This Christmas will be a tough time for some. They may be struggling to make ends meet, or grieving from the loss of a loved one. With joblessness at a 10-year high because of Covid-19, we are likely to know someone who is discouraged and could do with some help and comfort. 1 John 3:16–18 reminds us:
“This is how we know what love is: Jesus Christ laid down his life for us. And we ought to lay down our lives for our brothers and sisters. If anyone has material possessions and sees a brother or sister in need but has no pity on them, how can the love of God be in that person? Dear children, let us not love with words or speech but with actions and in truth.”
So, taking into heart this call from the Apostle John, how about considering these 4 kind things we can easily do this Christmas?
Though we may not be able to gather in big groups for a Christmas meal, nothing’s stopping us from sending food to bless another family. Those among us who are great cooks and bakers may want to whip up something nice. But if you’re like me and not much of a cook, we can always order a nice meal and have it delivered to someone’s home. Who knows, this kind gesture may remind someone that God cares and will provide for them.
Many families are struggling in this economic crisis. We can send them gifts for their children—it’s bound to put a smile on their faces! Who knows, you may also put something in their hearts: when I was young, a few kids in the neighbourhood and I decided to hold a gift exchange among ourselves. Though we came from non-Christian families, somehow we knew that Christmas is a time of giving gifts. Perhaps that helped to soften my heart to eventually receive the greatest gift of all—Jesus.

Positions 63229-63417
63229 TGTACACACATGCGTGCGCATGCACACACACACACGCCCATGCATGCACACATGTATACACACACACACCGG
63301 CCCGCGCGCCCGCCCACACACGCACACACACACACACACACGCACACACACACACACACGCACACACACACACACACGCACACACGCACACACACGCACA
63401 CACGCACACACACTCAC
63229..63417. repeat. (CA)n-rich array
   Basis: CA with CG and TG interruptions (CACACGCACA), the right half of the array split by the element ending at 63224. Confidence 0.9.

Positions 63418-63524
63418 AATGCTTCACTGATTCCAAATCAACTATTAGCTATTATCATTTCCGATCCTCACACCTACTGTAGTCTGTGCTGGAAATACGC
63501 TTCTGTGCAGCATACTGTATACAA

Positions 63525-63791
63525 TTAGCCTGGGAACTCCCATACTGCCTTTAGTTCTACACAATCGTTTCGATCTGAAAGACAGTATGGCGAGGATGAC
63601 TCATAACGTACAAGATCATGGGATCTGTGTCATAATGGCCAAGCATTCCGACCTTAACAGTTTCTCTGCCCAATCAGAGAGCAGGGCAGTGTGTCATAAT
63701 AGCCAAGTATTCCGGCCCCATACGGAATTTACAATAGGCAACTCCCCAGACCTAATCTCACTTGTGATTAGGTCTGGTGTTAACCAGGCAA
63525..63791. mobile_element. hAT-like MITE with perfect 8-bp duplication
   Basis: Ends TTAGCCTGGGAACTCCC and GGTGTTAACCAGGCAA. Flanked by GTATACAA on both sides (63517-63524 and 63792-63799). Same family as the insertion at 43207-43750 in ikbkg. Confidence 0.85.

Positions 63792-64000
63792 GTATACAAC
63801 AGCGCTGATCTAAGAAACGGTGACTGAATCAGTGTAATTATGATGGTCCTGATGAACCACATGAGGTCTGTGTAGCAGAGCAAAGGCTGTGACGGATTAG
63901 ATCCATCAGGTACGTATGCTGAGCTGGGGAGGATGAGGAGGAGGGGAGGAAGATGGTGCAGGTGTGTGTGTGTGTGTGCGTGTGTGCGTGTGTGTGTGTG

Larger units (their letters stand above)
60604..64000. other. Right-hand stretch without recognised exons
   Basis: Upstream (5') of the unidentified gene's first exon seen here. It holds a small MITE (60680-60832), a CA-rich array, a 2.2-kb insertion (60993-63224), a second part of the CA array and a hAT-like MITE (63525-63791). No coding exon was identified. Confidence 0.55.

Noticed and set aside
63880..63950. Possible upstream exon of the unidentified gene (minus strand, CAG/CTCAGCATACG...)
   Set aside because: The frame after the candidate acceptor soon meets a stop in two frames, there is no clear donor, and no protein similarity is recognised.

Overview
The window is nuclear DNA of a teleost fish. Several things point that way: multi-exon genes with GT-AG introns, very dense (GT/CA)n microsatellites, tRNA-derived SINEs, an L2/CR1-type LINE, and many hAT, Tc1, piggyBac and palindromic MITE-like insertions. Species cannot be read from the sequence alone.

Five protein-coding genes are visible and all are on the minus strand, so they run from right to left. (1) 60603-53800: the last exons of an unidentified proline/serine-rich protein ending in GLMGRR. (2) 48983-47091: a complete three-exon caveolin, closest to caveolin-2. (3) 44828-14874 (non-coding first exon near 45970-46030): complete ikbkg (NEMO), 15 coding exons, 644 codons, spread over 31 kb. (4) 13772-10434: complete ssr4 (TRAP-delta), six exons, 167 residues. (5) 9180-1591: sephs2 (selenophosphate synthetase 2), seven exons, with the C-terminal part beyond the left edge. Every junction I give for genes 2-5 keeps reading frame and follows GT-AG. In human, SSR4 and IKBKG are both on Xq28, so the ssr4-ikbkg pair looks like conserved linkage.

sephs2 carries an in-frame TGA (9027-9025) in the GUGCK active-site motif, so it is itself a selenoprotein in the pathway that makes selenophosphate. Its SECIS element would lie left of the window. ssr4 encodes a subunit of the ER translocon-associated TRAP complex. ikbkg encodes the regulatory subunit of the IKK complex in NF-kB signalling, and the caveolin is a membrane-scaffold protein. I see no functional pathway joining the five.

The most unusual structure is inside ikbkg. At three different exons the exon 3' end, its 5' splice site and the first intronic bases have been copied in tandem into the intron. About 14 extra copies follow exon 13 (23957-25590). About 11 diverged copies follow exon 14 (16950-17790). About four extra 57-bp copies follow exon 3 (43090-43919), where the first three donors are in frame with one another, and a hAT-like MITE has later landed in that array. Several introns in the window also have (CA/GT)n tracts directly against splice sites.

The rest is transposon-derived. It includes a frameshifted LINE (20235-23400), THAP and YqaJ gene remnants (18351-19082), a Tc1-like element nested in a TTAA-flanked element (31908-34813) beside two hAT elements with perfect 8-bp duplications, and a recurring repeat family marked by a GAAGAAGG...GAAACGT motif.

A stranger may need our help today. Recently, while taking a Grab ride, I chatted with the driver and found that he struggled to cover his costs on some days. He remained thankful and cheerful, however, saying he would do his best to take care of his family of five children, while making sure to spend enough time with them. Touched by his dedication, I decided to give him a tip via the app. It wasn’t a lot, and the driver probably wouldn’t know that it was from me. But I know God would be pleased—and hopefully, that hardworking driver, too.
When was the last time you sent someone a Christmas card? To be frank, I can’t remember when I last did it. Sending e-greetings over WhatsApp has saved me the hassle of buying a card, writing a note (and also saving the recipient the pain of trying to decipher my handwriting), buying a stamp, and posting it. But I know e-greetings can lack one important element—the personal touch. My brother received a card from his friend recently, and he said: “This friend is really nice and faithful. He bothers to send a card every year.”
This Christmas, how about showing God’s love in a practical way? Let us “not love with words or speech but with actions and in truth” (1 John 3:18).
What act of kindness will you do this Christmas?